icon bookmark-bicon bookmarkicon cameraicon checkicon chevron downicon chevron lefticon chevron righticon chevron upicon closeicon v-compressicon downloadicon editicon v-expandicon fbicon fileicon filtericon flag ruicon full chevron downicon full chevron lefticon full chevron righticon full chevron upicon gpicon insicon mailicon moveicon-musicicon mutedicon nomutedicon okicon v-pauseicon v-playicon searchicon shareicon sign inicon sign upicon stepbackicon stepforicon swipe downicon tagicon tagsicon tgicon trashicon twicon vkicon yticon wticon fm

28,000 Chinese waterways dry up amid pollution tidal wave

28,000 Chinese waterways dry up amid pollution tidal wave
More than 28,000 waterways have vanished from China’s maps, as a result of the nation’s break neck economic development, a government report finds.

A report from the Ministry of Water Resources found that the number of rivers in China with catchment areas of over 100 square kilometers has halved compared to 60 years ago, an official report from China’s Ministry of Water Resources released earlier this week said.

Around 800,000 surveyors conducted the study which found that there were only 22,909 rivers in China by the end of 2011 compared to a government estimate of 50,000.

The study has prompted fears that China’s economic development has come at the cost of considerable water and soil loss.

Sanitation workers (L) collect a dead pig from Shanghai's main waterway.(AFP Photo / Peter Parks)

The terrible state of China’s rivers was highlighted when the problem of “cancer villages” hit the headlines earlier this year. The so-called towns are areas where pollution, particularly soil and water pollution, is so bad there has been a huge rise in diseases like stomach cancer.

The government was forced to admit the problem after a huge social media campaign amid an outcry by many Chinese people and a sustained crusade by global environmental groups.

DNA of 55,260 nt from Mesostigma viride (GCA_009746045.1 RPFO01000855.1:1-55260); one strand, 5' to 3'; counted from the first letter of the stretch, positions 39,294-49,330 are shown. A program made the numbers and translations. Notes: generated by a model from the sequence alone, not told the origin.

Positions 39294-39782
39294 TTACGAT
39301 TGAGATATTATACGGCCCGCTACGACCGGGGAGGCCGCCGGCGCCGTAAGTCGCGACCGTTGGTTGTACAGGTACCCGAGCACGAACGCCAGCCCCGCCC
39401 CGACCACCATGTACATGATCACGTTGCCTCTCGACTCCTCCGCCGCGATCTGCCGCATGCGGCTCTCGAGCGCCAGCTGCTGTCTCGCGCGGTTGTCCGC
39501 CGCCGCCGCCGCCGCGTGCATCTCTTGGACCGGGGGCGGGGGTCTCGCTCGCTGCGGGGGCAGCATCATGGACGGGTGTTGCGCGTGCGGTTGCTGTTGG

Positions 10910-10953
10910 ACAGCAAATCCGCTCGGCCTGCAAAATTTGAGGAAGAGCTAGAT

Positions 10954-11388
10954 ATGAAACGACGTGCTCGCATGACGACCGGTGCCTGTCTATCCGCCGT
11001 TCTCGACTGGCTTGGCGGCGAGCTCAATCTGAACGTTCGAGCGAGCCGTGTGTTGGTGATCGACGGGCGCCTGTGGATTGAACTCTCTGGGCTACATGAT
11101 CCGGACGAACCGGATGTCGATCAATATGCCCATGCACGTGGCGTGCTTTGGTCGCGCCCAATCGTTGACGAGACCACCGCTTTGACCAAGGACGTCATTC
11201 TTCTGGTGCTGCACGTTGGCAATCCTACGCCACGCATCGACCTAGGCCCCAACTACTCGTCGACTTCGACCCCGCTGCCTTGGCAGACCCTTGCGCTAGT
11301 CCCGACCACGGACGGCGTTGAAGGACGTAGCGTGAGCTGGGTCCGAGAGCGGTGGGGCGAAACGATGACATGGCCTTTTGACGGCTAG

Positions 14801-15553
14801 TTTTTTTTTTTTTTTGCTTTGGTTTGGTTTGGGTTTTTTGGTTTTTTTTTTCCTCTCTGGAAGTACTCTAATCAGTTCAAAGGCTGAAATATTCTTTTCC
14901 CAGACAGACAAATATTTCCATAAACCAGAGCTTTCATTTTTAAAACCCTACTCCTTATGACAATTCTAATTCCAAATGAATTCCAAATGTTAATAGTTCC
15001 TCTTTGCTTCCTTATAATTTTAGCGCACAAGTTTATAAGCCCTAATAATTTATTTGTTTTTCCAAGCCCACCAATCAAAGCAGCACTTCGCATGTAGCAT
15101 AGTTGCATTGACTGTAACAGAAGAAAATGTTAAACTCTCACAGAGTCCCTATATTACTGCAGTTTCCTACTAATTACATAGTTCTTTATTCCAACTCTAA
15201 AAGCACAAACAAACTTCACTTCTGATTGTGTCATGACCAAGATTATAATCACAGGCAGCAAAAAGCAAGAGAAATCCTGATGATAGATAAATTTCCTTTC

However, Huang He, deputy director in charge of the census told the South China Morning Post that the disparity between the number of rivers now and the number in the past was due to a number of factors including inaccurate past estimates, climate change and water and soil loss.

Workers clear away rubbish along a river in Rui'an, Zhejiang province.(Reuters / China Daily)

The survey which took three years to be completed also shows that despite losing waterways, China has extensive problems with flooding in many parts of the country. Deadly floods downpours affect millions each year. In 2012, over 70 people were killed by the disaster and 1.6 million others were affected in Beijing alone. In total,  more than 66 percent of the population and 90 percent of all cities are located in regions threatened by floods.

Fishermen stand on the bank of an artificial river in Xingtai, southern Hebei province, south of Beijin.(AFP Photo / Ed Jones)

Dear readers and commenters,

We have implemented a new engine for our comment section. We hope the transition goes smoothly for all of you. Unfortunately, the comments made before the change have been lost due to a technical problem. We are working on restoring them, and hoping to see you fill up the comment section with new ones. You should still be able to log in to comment using your social-media profiles, but if you signed up under an RT profile before, you are invited to create a new profile with the new commenting system.

Sorry for the inconvenience, and looking forward to your future comments,

RT Team.